How to Quit Smoking and How to Not Start Again

By Arielle Horowitz

From PHN Issue 38, Fall 2018

Most smokers know that smoking is bad for their health, but they also know that quitting smoking is not easy. According to the American Lung Association, quitting smoking can be easier if you know your reasons for quitting, talk to a doctor, understand what to expect, and get help. Federal prisons and almost half of state prison systems prohibit smoking cigarettes indoors and outdoors, but more than half of states still allow smoking in prison yards. For those who quit smoking while in prison and are soon to be released, it is important to think about how to not start smoking again outside prison. Continue reading “How to Quit Smoking and How to Not Start Again”

The PREA Problem

by Fatima Malika Shabazz

From PHN Issue 37, Summer 2018

Content warning: this article discusses traumatic experiences, including sexual assault.

I can safely say that at least six out of every 10 times I pick up an LGBTQI (lesbian, gay, bisexual, transgender, queer, questioning and intersex community) newsletter or magazine, there is a person in prison somewhere in the country who is being victimized by prison or jail staff from weaponized PREA standards. If you are unaware of what the acronym stands for, it means Prison Rape Elimination Act. PREA was written to provide a resource (anonymous or otherwise) for people confined in America’s gulags (prisons) and mini gulags (jails) to report rapes and sexual abuses committed by both inmates and staff. However, this policy is often used as a hammer against the very people it was written to protect, while at the same time serving to shield the violators of its policies. Continue reading “The PREA Problem”

Anger Management While in Prison

By James A. Rucks, Jr.

From PHN Issue 35, Winter 2018

First, what is anger? Anger is an emotion, a strong feeling that Webster’s Dictionary defines as “a strong feeling of displeasure and usually of antagonism.”

Second, why worry about anger? Because if it is not dealt with, anger can turn into rage, like a teapot or a volcano effect. It can also lead to severe health problems such as (but not limited to) heart problems, high blood pressure, and stroke. Continue reading “Anger Management While in Prison”

Beat the Winter Blues

By Leo Cardez

From PHN Issue 34, Fall 2017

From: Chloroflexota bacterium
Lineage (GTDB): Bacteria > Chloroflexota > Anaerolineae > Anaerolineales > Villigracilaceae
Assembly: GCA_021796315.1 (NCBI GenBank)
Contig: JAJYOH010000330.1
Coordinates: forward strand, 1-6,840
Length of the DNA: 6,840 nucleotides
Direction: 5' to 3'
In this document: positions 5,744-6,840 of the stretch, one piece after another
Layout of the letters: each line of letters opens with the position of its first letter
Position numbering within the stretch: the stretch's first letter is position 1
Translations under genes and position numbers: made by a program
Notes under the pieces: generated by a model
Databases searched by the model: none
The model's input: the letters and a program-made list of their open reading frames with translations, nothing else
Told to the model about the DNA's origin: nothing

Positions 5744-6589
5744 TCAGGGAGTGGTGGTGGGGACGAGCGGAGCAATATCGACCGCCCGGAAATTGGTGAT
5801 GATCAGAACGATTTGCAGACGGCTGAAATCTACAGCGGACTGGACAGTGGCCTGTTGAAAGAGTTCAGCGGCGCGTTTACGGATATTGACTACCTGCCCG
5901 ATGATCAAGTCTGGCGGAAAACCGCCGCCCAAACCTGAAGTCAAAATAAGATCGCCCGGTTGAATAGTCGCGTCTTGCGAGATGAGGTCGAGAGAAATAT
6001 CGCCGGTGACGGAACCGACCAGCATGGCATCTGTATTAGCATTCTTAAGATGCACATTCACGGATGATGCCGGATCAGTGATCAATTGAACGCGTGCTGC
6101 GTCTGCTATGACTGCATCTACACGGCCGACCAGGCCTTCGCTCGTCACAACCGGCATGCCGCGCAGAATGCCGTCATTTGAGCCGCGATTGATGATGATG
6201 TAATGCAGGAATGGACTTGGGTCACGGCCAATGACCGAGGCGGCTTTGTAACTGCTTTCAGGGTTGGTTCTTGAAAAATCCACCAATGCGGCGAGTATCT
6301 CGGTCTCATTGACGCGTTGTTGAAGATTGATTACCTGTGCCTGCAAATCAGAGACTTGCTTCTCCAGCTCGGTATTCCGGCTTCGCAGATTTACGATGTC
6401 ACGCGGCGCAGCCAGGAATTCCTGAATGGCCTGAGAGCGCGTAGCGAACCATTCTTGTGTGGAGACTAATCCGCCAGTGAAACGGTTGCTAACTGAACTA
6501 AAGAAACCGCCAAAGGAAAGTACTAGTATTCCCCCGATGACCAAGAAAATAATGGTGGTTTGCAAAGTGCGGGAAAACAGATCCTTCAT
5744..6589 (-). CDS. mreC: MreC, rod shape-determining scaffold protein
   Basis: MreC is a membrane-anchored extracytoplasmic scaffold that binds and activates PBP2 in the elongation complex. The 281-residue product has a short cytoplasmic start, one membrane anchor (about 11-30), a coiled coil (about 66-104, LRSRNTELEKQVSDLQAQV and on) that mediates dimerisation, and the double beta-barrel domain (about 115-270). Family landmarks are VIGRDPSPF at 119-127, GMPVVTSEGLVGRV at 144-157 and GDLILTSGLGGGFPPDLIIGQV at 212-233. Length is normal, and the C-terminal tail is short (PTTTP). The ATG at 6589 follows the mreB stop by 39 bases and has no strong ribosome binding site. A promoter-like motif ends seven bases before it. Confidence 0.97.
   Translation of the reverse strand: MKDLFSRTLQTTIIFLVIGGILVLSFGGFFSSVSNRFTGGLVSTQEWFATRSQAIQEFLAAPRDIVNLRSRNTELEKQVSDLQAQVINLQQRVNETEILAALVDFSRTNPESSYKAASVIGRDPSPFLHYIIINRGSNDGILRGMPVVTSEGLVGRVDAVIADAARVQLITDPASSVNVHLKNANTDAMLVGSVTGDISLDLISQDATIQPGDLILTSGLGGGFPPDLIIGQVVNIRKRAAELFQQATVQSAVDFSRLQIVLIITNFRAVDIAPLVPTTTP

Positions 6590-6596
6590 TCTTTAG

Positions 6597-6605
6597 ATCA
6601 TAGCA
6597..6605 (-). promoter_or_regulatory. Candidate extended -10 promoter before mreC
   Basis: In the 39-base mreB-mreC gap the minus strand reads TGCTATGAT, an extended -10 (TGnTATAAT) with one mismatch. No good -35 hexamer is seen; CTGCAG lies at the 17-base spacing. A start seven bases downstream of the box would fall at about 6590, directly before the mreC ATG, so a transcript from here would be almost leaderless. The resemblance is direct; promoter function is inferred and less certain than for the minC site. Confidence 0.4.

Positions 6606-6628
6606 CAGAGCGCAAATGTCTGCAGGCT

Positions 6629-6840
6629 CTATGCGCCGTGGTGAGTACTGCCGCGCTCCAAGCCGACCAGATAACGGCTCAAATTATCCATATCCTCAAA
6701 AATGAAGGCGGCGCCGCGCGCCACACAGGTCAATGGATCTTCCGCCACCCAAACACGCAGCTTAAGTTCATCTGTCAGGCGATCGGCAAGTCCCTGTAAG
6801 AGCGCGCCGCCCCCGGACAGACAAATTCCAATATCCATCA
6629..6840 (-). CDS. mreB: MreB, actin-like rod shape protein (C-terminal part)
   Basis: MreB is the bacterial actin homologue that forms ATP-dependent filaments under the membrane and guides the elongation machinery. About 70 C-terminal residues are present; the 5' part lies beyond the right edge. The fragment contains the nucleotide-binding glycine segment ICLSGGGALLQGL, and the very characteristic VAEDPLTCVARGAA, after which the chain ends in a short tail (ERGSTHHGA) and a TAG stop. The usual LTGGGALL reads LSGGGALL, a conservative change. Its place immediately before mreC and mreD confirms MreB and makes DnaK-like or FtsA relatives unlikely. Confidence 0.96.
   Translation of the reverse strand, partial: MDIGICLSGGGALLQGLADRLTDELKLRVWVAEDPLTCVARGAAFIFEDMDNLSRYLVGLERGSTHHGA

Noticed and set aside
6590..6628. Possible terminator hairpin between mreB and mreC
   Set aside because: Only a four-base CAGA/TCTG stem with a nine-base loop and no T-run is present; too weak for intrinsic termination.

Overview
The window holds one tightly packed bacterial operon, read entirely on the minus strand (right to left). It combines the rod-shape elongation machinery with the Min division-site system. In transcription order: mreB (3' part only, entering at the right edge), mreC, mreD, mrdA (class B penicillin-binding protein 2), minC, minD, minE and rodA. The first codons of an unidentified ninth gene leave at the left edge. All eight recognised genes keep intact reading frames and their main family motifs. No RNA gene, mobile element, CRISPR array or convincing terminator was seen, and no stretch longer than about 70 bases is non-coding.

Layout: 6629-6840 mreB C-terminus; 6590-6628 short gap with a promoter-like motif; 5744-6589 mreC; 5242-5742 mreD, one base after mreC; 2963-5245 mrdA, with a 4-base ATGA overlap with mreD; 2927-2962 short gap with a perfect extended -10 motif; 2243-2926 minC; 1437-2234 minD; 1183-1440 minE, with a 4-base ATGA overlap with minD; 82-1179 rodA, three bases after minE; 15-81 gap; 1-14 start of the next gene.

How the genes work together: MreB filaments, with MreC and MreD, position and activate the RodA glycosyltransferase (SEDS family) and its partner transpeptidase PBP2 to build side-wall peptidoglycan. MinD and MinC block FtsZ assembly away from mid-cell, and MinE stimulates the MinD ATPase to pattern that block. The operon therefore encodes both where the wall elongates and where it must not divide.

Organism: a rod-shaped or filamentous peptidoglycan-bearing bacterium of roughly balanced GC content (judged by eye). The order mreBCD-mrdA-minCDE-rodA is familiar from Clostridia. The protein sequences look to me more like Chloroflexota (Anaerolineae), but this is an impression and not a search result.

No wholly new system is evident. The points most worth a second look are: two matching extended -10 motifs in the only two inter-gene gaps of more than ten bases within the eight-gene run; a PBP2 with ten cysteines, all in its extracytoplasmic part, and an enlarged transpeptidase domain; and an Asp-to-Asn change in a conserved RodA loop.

As the winter approaches, I find myself getting tired and moody. It starts as early as September and gets really bad in January. Although I’ve never been officially diagnosed, I’m sure I suffer from some degree of SAD (seasonal affective disorder). As I look around my cell block, I don’t think I’m the only one. The good news is I’ve found that some small tweaks to my daily routine (tips and tricks) can help keep my spirits high. Continue reading “Beat the Winter Blues”

Yoga for Beginners

by Alexandra S. Wimberly

From PHN Issue 33, Summer 2017

Have you ever tried yoga? Ever been curious about what yoga is or if it might be something that you would like to try? The following is a short introduction to yoga, along with a few yoga practices to try. One of the great things about yoga is that it can be practiced anywhere and needs no special equipment—just your mind, your body, and your attention. Continue reading “Yoga for Beginners”

SSRIs/Antidepressants: What You Need to Know

By Mark Morales

From PHN Issue 32, Spring 2017

Editors’ Note: People in prison have a right to informed consent, according to the Handbook of Correctional Mental Health. For psychiatric medications, this means the healthcare provider who prescribes a drug must explain why they’re giving you the drug, and what the risks and benefits might be. They need to tell you about any other drugs that you could possibly take to treat the condition, because you may have more than one option to choose from. They also need to tell you the risks and benefits of not taking the drug, so that you can make an informed choice. This discussion and your consent to be given the drug should be documented in the medical record. You have a right to refuse treatment. Continue reading “SSRIs/Antidepressants: What You Need to Know”

How to Organize a Memorial or Celebration

by Lisa Strawn

From PHN Issue 30, Fall 2016

I’m writing to give people in prison advice on how to put together a memorial or celebration. In June, I put together a Celebration of Life for the Orlando shooting victims at the facility where I’m housed. Continue reading “How to Organize a Memorial or Celebration”

Some of the World’s Greatest Minds Are in Prison

by Bobby Bostic

From PHN Issue 29, Summer 2016

Prison is a place where you can find scholars of every kind. The system can lock up a person’s body, but they can’t incarcerate our minds. Right here, we have some of the world’s greatest minds. We have scientists, mathematicians, and preachers. In fact, many of you have excelled in the most difficult of all politics—prison politics. These politics can get really messy. But people in here network to make things happen on scales great and small. We must continue to apply ourselves and not settle for a label that society has placed on us. Continue reading “Some of the World’s Greatest Minds Are in Prison”